WASHINGTON — Boeing agreed to an $8.1 million settlement with the federal government to resolve allegations that the company submitted false claims and made false statements regarding its contracts with the U.S. Navy to build the tiltrotor V-22 Osprey, the Justice Department said Thursday.

The government had alleged that from about 2007 to 2018, Boeing failed to conduct contractually required monthly tests on autoclaves that were used in the process of curing composite materials used to make Ospreys at its Ridley Park, Pennsylvania, facility. Autoclaves are pressure cooker-like machines that use high heat and pressure to sterilize objects and kill bacteria.

The settlement, which was signed Wednesday, said Boeing denies the allegations that it failed to conduct the required autoclave tests, and does not admit liability. Justice said that the claims – while now resolved – remain allegations. Boeing and the government agreed to the settlement to avoid lengthy litigation to resolve the claims.

The U.S. Navy did not immediately respond to Defense News’ requests for comment. A Boeing spokesperson reiterated in a statement that the settlement reflected no admission of liability.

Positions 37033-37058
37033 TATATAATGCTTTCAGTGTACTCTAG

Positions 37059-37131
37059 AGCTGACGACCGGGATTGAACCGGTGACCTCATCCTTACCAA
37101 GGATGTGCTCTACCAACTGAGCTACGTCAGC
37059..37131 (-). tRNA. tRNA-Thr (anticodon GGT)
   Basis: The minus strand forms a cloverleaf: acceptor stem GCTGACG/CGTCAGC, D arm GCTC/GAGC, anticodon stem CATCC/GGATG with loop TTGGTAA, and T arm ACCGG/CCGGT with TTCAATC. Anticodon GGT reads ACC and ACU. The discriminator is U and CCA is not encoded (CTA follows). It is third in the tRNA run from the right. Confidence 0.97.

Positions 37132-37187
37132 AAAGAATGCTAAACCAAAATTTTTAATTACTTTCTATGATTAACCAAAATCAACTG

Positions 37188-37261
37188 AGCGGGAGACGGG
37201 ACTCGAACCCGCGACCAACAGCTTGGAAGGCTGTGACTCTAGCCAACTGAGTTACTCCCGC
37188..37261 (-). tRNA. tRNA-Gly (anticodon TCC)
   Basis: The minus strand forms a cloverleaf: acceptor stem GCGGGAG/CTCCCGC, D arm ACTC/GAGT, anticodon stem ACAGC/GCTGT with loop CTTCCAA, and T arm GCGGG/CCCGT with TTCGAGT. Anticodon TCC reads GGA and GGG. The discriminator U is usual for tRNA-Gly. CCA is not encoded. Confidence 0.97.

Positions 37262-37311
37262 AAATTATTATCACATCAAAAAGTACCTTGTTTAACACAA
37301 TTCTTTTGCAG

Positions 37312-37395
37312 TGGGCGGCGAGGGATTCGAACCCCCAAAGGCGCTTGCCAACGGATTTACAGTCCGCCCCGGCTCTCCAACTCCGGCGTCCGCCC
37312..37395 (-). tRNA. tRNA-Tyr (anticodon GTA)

Justice said that former Boeing employees who worked on autoclave operations and composites fabrication on the V-22 program and filed a civil action in 2016 under the qui tam, or whistleblower, provisions of the False Claims Act. The government will pay those former employees more than $1.5 million as part of the settlement of the case, and Boeing will pay their attorneys more than $1.1 million for their fees and costs.

“The government expects contractors to adhere to contractual obligations to which they have agreed and for which they have been paid,” Principal Deputy Assistant Attorney General Brian Boynton, who is head of Justice’s civil division, said in the statement. “Today’s settlement demonstrates our commitment to hold accountable contractors who violate such obligations and undermine the integrity of the government’s procurement process.”

Editor’s note: This story was updated after publication to include a brief Boeing comment.

Stephen Losey is the air warfare reporter for Defense News. He previously covered leadership and personnel issues at Air Force Times, and the Pentagon, special operations and air warfare at Military.com. He has traveled to the Middle East to cover U.S. Air Force operations.

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